COMMENTARY: Detroit attracts a new generation 'free of the past'


By Frank H. Wu

I read the Thomas Wolfe novel "You Can't Go Home Again" when I was in high school. I graduated in 1984. I claim Detroit as my hometown, and that is generally accurate; I grew up in suburbs such as Dearborn, Livonia, Northville, and then ultimately Canton, which was mostly cornfields back then.

The year I left for college, the Detroit Tigers had their record-setting season in Major League Baseball, with a 35-5 start, winning the World Series. That summer, rocker Bruce Springsteen's "Born in the USA" was released, including on compact disc, the first American album in the new format. As a kid, I remember touring the River Rouge Plant. From the catwalks above, you could feel the heat, smell the stench, hear the din, and see the molten iron being poured. Our primary destination on downtown trips was Eastern Market. That was where my parents would buy the whole fish that my mother would steam for dinner every night, and it was among the few public spaces where people of all backgrounds would gather.

All of that, like Vernor's or Faygo and Sander's, is nostalgic for me. Although I have lived other places, like anyone else I continue to have a bond to where I came from.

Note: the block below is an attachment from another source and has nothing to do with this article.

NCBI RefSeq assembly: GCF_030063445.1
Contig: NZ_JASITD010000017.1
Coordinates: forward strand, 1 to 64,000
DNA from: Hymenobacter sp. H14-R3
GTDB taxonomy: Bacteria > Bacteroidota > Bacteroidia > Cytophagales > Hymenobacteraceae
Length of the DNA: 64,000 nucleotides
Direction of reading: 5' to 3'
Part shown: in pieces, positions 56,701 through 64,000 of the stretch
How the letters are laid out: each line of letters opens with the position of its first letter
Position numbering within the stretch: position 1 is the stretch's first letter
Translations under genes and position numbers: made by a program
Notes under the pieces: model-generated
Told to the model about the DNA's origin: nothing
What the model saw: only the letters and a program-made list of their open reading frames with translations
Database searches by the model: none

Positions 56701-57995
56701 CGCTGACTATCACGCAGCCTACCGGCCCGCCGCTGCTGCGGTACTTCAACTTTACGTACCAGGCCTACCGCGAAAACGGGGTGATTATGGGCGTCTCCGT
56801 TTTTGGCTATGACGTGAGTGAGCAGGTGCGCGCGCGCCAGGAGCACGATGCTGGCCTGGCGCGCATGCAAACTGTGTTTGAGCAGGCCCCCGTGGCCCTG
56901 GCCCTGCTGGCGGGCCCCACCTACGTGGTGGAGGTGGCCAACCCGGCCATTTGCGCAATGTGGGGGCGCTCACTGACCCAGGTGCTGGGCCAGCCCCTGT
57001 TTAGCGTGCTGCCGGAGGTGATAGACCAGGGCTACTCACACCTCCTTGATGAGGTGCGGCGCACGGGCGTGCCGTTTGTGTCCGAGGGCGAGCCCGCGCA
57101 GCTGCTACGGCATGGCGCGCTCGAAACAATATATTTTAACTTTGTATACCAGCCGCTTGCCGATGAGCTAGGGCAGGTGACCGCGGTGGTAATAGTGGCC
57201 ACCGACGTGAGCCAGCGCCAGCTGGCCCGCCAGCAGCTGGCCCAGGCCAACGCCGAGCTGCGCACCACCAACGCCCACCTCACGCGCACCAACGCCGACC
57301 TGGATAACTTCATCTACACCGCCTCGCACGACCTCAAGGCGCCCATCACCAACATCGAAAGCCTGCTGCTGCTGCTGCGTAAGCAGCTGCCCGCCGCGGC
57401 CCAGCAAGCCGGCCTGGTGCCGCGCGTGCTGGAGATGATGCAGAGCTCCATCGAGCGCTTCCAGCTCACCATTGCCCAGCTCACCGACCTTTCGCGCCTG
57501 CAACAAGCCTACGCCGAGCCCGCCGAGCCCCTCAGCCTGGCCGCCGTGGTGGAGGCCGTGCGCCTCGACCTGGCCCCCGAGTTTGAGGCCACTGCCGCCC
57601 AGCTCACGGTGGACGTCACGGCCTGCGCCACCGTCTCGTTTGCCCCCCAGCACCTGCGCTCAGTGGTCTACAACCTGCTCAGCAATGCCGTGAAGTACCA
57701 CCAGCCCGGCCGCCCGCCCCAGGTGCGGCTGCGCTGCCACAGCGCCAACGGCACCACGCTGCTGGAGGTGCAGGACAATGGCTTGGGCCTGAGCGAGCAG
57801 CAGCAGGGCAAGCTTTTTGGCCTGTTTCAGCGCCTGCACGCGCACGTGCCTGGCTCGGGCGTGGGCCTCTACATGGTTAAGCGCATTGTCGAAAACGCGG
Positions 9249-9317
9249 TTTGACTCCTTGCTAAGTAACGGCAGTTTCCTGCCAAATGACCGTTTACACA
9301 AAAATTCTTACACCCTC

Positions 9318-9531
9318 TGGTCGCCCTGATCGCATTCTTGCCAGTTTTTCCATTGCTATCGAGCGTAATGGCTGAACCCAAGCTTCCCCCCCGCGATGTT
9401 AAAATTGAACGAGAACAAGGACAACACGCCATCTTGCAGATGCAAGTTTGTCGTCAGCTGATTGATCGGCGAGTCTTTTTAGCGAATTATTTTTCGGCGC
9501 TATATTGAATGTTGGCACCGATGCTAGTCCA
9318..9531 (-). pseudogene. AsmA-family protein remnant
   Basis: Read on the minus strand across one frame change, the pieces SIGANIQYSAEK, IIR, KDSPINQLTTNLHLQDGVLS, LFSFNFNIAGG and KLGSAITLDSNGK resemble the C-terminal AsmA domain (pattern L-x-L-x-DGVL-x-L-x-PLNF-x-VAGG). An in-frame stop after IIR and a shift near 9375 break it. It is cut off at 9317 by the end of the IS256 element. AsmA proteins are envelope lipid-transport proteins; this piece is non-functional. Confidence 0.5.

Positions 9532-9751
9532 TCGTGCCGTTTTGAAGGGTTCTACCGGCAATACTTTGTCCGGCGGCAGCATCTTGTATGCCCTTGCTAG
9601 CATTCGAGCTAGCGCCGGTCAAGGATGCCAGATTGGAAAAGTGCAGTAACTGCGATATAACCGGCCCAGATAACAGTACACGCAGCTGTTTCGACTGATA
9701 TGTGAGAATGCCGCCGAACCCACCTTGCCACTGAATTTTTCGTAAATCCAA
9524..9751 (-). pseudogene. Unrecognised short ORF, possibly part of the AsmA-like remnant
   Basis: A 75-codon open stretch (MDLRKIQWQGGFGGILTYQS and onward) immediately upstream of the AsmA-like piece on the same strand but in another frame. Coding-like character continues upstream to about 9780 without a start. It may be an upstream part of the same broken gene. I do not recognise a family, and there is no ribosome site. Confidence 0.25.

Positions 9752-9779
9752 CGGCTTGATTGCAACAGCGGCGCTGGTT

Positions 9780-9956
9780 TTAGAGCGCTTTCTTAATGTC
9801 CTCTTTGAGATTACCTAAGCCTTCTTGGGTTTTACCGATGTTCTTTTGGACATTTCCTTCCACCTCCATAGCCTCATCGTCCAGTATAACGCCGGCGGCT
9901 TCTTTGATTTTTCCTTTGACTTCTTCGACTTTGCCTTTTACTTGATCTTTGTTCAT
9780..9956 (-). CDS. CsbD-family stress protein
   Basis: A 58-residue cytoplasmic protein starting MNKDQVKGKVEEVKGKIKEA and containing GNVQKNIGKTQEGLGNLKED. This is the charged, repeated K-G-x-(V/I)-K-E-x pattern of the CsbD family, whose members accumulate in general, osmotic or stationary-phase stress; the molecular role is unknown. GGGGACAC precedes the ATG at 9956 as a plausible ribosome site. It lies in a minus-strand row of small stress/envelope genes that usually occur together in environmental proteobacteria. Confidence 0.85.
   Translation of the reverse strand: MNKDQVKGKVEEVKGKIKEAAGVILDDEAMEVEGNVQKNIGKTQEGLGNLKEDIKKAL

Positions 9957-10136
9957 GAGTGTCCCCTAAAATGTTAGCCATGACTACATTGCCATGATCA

Before Silicon Valley, Detroit was the center of innovation. It boasted more engineering talent per capita than anyplace else on the globe, and that was why we were there: when my father landed a job at Ford Motor Co., that was about the best you would wish for, since it likely would be for life, with a pension in retirement. Detroit was once the fourth largest city in the United States. The Labor Day parade was a major political event attended by presidential candidates. The city has exemplified the best and the worst of the 20th century, from perfection of the assembly line to deindustrialization, multiple riots to "white flight," the home of the "Big Four" automakers, functioning as the arsenal of democracy during World War II. The closing of the main Hudson's department store, with old-fashioned elevator operators, symbolic of much more than the demise of a local retailer.